The Lion's Gaze--Preliminary Notes

As I may have intimated in previous posts, Beneath the Lion's Gaze is emotionally difficult fare--how could any book set in Ethiopia during the famine not be? It is made more so by the author's deft hand with detail.  Rather than say more myself, it seems wise to let the author speak:

from Beneath the Lion's Gaze
Maaza Mengiste

Now, in front of him was a small child with a head bigger than the rest of his body, crouched in a posture of fatigue that only dying old men should know. His bony skull rested on frail wrists, and he stared into the distance blankly, his sagging mouth host to flies and holes where once teeth grew.

It is a perfect word-picture of an image many of us have seen.  It adds to that picture the gritty details of the specter of death that hovers around it.  Add to that this dulled and jaded reaction:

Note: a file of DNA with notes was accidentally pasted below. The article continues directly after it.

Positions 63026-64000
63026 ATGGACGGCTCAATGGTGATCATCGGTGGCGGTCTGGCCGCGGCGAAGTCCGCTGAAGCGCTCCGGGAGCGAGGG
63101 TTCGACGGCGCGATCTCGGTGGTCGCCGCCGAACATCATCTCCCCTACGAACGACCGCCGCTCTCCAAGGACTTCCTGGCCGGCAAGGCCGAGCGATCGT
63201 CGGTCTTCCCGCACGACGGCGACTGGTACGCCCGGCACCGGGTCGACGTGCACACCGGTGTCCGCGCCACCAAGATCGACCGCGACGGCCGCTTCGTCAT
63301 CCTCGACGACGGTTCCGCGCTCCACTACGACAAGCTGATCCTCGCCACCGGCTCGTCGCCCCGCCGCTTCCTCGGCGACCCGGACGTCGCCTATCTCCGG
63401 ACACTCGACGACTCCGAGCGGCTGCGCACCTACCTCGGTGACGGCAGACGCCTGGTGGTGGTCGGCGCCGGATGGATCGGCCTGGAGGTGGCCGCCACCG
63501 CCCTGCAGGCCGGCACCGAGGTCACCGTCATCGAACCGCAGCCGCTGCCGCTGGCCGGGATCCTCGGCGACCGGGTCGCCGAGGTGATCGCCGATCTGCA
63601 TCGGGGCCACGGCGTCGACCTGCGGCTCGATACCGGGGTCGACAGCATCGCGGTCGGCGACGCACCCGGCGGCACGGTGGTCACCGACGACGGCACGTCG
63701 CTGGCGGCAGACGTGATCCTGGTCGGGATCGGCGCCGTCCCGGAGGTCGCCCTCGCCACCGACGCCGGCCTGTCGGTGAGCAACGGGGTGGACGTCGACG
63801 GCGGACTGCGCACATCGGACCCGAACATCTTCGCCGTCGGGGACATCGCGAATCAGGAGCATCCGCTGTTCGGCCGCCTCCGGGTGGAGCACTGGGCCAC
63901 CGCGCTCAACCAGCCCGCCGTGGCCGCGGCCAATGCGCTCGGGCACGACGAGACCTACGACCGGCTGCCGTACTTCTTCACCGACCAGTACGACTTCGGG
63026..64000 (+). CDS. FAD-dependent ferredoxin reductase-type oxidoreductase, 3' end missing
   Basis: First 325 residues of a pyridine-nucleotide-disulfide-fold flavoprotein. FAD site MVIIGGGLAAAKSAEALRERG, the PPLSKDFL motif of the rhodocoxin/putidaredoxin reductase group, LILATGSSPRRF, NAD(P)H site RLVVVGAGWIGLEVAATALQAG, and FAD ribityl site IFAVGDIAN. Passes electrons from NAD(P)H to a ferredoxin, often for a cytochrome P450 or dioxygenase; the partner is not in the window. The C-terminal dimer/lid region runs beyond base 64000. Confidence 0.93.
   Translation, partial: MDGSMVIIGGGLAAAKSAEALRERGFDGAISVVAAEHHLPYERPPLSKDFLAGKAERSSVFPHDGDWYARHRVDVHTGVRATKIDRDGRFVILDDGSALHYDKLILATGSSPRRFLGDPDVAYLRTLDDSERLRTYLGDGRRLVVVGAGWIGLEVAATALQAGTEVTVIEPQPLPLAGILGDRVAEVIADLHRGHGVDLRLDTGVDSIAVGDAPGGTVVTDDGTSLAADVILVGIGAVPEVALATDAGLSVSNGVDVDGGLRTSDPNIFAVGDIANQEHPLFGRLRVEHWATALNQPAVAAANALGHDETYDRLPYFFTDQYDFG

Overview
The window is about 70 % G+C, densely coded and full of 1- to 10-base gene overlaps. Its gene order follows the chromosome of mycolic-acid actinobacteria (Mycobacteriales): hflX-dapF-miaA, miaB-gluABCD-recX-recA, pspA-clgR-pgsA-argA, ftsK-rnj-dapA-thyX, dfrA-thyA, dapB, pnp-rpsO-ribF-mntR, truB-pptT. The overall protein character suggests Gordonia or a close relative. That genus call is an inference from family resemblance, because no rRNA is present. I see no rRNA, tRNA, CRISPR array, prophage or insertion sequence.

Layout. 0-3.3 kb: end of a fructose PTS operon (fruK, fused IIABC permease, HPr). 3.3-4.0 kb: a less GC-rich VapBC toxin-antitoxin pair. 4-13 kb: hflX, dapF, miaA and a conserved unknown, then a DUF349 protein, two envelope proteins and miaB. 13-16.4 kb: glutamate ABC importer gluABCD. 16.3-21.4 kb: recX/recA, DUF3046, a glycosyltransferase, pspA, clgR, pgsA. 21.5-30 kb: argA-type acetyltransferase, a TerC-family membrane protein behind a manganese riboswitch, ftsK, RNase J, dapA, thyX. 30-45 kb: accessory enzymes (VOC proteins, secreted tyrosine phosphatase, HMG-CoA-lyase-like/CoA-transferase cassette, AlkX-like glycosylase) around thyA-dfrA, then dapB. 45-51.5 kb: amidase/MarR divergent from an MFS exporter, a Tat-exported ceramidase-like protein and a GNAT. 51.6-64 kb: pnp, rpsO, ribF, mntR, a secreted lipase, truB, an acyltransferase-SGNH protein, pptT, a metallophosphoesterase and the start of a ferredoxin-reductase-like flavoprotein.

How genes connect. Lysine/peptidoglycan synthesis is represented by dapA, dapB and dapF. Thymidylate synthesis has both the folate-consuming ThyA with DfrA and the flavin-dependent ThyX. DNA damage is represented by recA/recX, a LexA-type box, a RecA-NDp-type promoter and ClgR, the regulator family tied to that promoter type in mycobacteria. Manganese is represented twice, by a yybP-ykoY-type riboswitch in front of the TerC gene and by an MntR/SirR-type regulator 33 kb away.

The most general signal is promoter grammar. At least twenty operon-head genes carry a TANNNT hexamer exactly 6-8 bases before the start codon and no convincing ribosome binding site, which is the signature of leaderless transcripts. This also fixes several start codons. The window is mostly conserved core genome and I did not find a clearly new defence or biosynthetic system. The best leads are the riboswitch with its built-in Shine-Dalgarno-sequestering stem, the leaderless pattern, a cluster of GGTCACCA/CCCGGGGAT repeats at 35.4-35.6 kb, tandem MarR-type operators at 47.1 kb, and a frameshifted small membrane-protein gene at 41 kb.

"What about this boy?" Mickey said, pointing to the child, "Shouldn't we take him somewhere?"
"His mother left him there to look for food.  There's nothing here." He spread his hand as if the landscape were an empty table, the gestured again towards a small tent where a tired nurse leaned against the the wooden post and watch them with flat eyes. "And with all this, there's a cholera outbreak." he walked on without a glance at the child.

"The emperor came here to visit last year. he must have seen this. Isn't he helping?" Mickey had to quicken his pace to keep up.

"It's not enough." The clerk shook his head. "And it's come too late. When you are convinced that everything that happens is the will of God, what is there to do but wait until God's mercy?

For a taste, this is sufficient.  The atmosphere is melancholy, heavy, and labored but the language is not.  What is amazing is the sympathy that Mengiste can still evoke for the Emperor whose negligence was at least in part (and possibly in large part) responsible for the horrendous human disaster that was the Ethiopian famine.  Ah, but we have the Derg to come and save the day--and that is what the book will recount for us--the frying pan and the fire.

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